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Korpiklaani: Korven Kuningas

Amazing how quickly these Finnish folk-metal veterans are pumping out new releases these days, as Korven Kuningas (which means 'King of the Woods' ) is their fifth CD since 2003. In some ways, if you've heard one Korpiklaani album, you've heard them all, as there's not much different going on from one to the other, but here on Korven Kuningas the songs are a little catchier, as there seems to be more focus on melodies and tighter instrumentation. That being said, this is still typical Korpiklaani, and an album to pound some beers to as well as jump around and dance the humppa. Tracks like "Northern Fall", "Tapporauta", "Metsämies", and "Paljon on koskessa kiviä" are all irresistably catchy fare, regardless of whether Jonne Jarvela is singing in English or his native Finnish language. The music is of the standard heavy metal formula, with galloping drums and aggressive guitar riffs, sprinkled with plenty of violin, flute, and accordion, which adds that folky flavor. Check out the two colliding worlds on the excellent instrumental "Shall We Take a Turn?", a real tasty folk metal gem. There's no denying the strong feeling of 'let's get down and party!' that you get when listening to a tune like "Kantaiso", or even "Runamoine" for that matter, but that always seems to be what Korpiklaani does best. There are a few more melancholy numbers on Korven Kuningas, such as "Syntykoski syömmehessäin" and "Gods On Fire", and quite frankly I'd like to hear the band take on more serious and dramatic material to an even great extent on future releases. After all, we've heard the 'party humppa' stuff for five straight years from these guys, and they do it well, but what else do they have up their sleeves? I'm sure within a year the band will be back with another release, so we shall see what happens. In the meantime, Korven Kuningas is another solid, if not overly long (come on guys, 15 songs is a bit much) collection of Finnish folk-metal from Korpiklaani.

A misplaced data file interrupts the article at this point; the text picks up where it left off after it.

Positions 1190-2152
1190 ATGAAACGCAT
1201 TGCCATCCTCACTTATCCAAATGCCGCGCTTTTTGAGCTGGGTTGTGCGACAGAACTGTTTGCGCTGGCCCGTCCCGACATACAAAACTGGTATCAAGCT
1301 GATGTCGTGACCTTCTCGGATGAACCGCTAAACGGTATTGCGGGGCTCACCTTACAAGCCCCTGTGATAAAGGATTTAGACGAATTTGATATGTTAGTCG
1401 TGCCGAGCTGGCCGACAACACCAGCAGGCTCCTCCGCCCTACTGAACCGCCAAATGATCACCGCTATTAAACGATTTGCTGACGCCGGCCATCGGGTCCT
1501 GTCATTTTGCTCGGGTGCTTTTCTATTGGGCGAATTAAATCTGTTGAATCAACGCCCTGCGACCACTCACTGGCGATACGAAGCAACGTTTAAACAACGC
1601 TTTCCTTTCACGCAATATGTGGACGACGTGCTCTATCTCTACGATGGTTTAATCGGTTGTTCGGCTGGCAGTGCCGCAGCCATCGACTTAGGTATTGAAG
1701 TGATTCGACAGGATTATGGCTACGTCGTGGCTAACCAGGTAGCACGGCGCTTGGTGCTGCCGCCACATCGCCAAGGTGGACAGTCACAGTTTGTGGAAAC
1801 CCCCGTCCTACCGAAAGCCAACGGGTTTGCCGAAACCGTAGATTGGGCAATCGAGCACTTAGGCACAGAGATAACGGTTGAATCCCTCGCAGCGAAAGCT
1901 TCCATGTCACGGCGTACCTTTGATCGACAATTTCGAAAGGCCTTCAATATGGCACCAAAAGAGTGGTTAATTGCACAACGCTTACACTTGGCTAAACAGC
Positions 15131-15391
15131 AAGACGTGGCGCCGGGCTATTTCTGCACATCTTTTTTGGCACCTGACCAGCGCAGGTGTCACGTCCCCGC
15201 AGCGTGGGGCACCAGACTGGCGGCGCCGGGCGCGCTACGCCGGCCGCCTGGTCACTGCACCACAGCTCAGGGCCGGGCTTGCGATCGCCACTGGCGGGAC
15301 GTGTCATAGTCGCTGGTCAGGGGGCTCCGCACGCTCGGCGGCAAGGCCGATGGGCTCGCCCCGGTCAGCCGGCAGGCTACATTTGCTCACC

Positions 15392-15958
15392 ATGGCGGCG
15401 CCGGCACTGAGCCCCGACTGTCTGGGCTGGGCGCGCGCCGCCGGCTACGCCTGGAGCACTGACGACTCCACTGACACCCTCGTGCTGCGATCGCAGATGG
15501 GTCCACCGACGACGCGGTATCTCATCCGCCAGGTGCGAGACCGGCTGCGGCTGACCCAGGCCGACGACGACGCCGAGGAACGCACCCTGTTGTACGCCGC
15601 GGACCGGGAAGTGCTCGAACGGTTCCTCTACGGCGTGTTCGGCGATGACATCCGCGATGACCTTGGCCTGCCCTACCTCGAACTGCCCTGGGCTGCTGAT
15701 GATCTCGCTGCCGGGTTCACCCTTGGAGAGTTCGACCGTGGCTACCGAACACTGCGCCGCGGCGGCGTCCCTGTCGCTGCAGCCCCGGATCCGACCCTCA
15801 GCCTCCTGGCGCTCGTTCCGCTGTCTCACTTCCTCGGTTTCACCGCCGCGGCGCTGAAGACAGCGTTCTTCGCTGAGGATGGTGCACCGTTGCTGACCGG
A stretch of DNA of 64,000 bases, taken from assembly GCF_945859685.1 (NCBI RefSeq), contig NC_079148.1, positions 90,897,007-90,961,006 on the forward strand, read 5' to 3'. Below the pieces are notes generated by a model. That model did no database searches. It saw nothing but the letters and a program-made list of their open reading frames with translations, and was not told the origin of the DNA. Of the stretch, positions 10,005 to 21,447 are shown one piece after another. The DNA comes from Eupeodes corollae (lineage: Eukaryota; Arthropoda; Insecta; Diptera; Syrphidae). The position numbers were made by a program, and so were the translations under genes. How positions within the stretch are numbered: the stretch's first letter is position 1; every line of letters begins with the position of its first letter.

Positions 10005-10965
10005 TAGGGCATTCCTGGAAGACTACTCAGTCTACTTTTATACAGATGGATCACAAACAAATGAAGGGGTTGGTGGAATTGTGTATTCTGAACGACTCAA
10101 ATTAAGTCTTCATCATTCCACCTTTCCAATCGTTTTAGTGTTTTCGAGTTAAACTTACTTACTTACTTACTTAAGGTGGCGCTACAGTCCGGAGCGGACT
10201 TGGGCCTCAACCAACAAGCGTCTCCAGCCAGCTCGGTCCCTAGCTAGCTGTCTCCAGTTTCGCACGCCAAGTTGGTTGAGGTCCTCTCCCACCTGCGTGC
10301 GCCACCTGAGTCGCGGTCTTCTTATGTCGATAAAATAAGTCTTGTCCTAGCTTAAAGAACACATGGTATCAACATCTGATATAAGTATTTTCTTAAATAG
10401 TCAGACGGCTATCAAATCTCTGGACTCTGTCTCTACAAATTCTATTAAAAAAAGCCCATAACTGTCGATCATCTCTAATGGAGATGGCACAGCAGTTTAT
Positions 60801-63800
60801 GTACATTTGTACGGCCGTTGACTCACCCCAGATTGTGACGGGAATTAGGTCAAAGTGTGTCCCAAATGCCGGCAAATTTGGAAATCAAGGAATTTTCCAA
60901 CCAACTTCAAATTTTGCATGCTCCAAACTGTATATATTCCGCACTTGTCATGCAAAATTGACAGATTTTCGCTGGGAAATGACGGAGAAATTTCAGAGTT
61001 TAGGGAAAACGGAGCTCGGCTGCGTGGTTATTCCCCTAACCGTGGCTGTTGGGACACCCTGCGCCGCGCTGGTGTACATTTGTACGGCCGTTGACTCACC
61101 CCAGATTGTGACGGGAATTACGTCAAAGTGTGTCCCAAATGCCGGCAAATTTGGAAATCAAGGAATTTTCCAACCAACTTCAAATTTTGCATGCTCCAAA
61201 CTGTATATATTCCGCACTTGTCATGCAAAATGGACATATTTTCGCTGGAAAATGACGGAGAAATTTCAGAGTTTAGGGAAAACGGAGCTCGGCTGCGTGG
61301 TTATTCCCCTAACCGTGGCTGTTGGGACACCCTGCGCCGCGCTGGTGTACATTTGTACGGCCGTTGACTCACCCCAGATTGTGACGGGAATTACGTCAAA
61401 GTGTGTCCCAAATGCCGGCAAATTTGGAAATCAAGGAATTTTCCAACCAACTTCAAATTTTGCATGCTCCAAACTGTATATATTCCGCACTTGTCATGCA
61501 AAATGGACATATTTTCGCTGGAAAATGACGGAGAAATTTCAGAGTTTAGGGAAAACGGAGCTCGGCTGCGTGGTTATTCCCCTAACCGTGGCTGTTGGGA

Track Listing
1. Tapporauta
2. Metsämies
3. Keep On Galloping
4. Northern Fall
5. Shall We Take a Turn?
6. Paljon on koskessa kiviä
7. Ali jäisten vetten
8. Gods On Fire
9. Kantaiso
10. Kipumylly
11. Suden joiku
12. Runamoine
13. Syntykoski syömmehessäin
14. Korven kuningas
15. Nuolet nomalan

Added: April 16th 2008
Reviewer: Pete Pardo
Score:
Related Link: Band Website
Hits: 1650
Language: english

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Korpiklaani: Korven Kuningas
Posted by Ken Pierce, SoT Staff Writer on 2008-04-16 08:36:51
My Score: